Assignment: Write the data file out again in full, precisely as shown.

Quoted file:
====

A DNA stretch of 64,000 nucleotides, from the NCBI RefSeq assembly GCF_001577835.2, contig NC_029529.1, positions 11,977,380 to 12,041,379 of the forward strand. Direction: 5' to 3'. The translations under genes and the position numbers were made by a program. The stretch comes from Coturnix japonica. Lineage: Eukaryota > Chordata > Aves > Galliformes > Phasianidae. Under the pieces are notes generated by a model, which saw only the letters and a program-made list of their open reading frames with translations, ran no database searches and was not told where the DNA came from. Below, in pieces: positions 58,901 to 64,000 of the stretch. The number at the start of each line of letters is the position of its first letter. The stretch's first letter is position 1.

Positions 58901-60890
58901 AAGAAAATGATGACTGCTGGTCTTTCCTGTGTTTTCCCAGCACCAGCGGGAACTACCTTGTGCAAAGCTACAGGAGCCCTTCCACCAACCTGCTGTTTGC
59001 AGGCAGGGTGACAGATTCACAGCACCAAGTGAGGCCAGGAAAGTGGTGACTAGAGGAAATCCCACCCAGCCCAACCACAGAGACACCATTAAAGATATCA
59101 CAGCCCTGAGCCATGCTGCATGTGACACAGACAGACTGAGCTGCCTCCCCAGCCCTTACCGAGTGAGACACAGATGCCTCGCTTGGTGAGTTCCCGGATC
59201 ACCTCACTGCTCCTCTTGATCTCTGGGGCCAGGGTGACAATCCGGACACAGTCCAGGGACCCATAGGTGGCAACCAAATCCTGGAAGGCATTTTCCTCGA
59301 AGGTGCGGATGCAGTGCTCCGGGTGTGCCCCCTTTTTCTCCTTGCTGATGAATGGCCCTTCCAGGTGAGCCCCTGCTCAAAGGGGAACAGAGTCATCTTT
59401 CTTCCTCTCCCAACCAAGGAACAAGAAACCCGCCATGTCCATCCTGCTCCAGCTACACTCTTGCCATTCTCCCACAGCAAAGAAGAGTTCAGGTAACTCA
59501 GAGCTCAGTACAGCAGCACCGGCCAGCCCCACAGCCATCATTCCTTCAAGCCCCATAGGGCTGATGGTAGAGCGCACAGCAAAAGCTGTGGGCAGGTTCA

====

A DNA stretch of 64,000 nucleotides, from the NCBI RefSeq assembly GCF_001577835.2, contig NC_029529.1, positions 11,977,380 to 12,041,379 of the forward strand. Direction: 5' to 3'. The translations under genes and the position numbers were made by a program. The stretch comes from Coturnix japonica. Lineage: Eukaryota > Chordata > Aves > Galliformes > Phasianidae. Under the pieces are notes generated by a model, which saw only the letters and a program-made list of their open reading frames with translations, ran no database searches and was not told where the DNA came from. Below, in pieces: positions 58,901 to 64,000 of the stretch. The number at the start of each line of letters is the position of its first letter. The stretch's first letter is position 1.

Positions 58901-60890
58901 AAGAAAATGATGACTGCTGGTCTTTCCTGTGTTTTCCCAGCACCAGCGGGAACTACCTTGTGCAAAGCTACAGGAGCCCTTCCACCAACCTGCTGTTTGC
59001 AGGCAGGGTGACAGATTCACAGCACCAAGTGAGGCCAGGAAAGTGGTGACTAGAGGAAATCCCACCCAGCCCAACCACAGAGACACCATTAAAGATATCA
59101 CAGCCCTGAGCCATGCTGCATGTGACACAGACAGACTGAGCTGCCTCCCCAGCCCTTACCGAGTGAGACACAGATGCCTCGCTTGGTGAGTTCCCGGATC
59201 ACCTCACTGCTCCTCTTGATCTCTGGGGCCAGGGTGACAATCCGGACACAGTCCAGGGACCCATAGGTGGCAACCAAATCCTGGAAGGCATTTTCCTCGA
59301 AGGTGCGGATGCAGTGCTCCGGGTGTGCCCCCTTTTTCTCCTTGCTGATGAATGGCCCTTCCAGGTGAGCCCCTGCTCAAAGGGGAACAGAGTCATCTTT
59401 CTTCCTCTCCCAACCAAGGAACAAGAAACCCGCCATGTCCATCCTGCTCCAGCTACACTCTTGCCATTCTCCCACAGCAAAGAAGAGTTCAGGTAACTCA
59501 GAGCTCAGTACAGCAGCACCGGCCAGCCCCACAGCCATCATTCCTTCAAGCCCCATAGGGCTGATGGTAGAGCGCACAGCAAAAGCTGTGGGCAGGTTCA